Raises error: PHP Fatal error:  Call to protected method talk::protectedHi() from context '' in staticFctTest.php
    */
    
    /*
    echo "8. Calling static function protectedStaticHi() after instantiating class talk:<br />";
    $talkObj4 = new talk();
    $talkObj4->protectedStaticHi();
    echo "<br /><br />";
    Raises error PHP Fatal error:  Call to protected method talk::protectedStaticHi() from context '' in staticFctTest.php
    */
    ?>
    
    OUTPUT -- of the code above including case 8 but not showing 5, 6, and 7 which produce the same result as 8:
    1. Calling unqualified function Hi() without instantiating class talk:
    Hi from unqualified function Hi(). Am I static or not?


    2. Calling static function staticHi() without instantiating class talk:
    Hi from static function staticHi().


    3. Calling unqualified function Hi() after instantiating class talk:
    Hi from unqualified function Hi(). Am I static or not?


    4. Calling static function staticHi() after instantiating class talk:
    Hi from static function staticHi().


    8. Calling static function protectedStaticHi() after instantiating class talk:
    (HERE THE ERROR GETS RAISED IN THE APACE ERROR LOG)

    END OF OUTPUT.

    Thanks for your help.
    Andynic
     
  6. Ent

    Ent Trusted Advisor

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    Josiah
    Protected is a different issue. In summary, if something in a class is protected, stuff outside the class isn't allowed to touch it. Again by analogy, you might make the internal workings of your car "protected" so that nothing can change the state of the engine except through the interface (e.g. steering wheel) you provide. That just helps guarantee that stuff works, because you only have to consider a small number of possible changes that people are allowed to make.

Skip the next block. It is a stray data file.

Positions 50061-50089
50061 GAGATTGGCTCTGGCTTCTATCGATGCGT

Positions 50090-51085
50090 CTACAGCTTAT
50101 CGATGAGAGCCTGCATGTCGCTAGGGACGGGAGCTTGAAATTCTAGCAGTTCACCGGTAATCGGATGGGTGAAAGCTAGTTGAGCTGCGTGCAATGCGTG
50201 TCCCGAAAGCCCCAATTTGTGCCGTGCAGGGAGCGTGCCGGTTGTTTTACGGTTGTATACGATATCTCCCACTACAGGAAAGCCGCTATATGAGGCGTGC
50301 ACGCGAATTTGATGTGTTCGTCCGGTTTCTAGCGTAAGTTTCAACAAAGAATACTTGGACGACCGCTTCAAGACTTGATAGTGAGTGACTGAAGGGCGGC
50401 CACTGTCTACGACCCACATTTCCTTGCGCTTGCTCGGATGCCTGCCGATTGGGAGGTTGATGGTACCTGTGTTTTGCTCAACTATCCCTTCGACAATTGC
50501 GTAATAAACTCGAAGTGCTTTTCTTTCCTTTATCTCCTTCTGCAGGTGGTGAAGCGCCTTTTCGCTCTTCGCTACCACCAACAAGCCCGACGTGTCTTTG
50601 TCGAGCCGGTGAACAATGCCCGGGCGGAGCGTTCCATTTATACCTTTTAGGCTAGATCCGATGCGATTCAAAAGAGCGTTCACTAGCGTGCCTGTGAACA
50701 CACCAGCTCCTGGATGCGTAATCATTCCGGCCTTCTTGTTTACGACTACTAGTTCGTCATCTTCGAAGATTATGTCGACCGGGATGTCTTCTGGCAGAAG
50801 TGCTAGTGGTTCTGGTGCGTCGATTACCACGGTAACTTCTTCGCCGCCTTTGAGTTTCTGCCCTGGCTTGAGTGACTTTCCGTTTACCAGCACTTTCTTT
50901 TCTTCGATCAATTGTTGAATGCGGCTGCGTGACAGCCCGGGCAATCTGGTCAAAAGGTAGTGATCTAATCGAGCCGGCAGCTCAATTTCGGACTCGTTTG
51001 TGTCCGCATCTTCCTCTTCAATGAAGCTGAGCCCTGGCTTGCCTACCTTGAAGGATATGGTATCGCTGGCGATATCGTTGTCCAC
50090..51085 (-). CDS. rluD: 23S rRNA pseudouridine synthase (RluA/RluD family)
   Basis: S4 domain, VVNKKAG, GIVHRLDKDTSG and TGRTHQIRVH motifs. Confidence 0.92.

Now, on to the static thing.
    If you do not have the keyword static, it isn't static.
    When I run your script, I get a warning in the first test reading "Strict standards: Non-static method talk::Hi() should not be called statically in C:\wamp\www\test\objTest.php on line 27".
    The other three tests are fine, as expected.

    It is worth noting that I just get a warning and not an error, because fundamentally none of your functions refer to anything outside themselve at all.
    Let's say instead our code looks like this:
    Code:
    class talk
    {
      private $personName; // this is a property of the talk object.
      function __construct($newName) { // and this is a constructor that sets said property.
           $this->personName = $newName;
       }
      
      // This is not a static function.
      function Hi()  {
        echo "Hi, " . $this->personName . ", from unqualified function Hi().  Am I static or not?<br />";
      }
    }
    
    Now, clearly you can't just call talk::Hi() because it doesn't have an actual object to refer to, and doesn't know what name to use.

    Instead you can instanciate this with
    Code:
    $talkObj1 = new talk("Andynic");
    $talkObj1->Hi();
    This would return "Hi, Andynic, from unqualified function Hi(). Am I static or not?"

    If you tried to write a staticHi in the same way it would fail, because static methods are not allowed to refer to variables associated with a particular instance.
     
  7. andynic

    andynic Thread Starter

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    May 25, 2007
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    385
    Thanks, Ent.
    That was very helpful.
    Andynic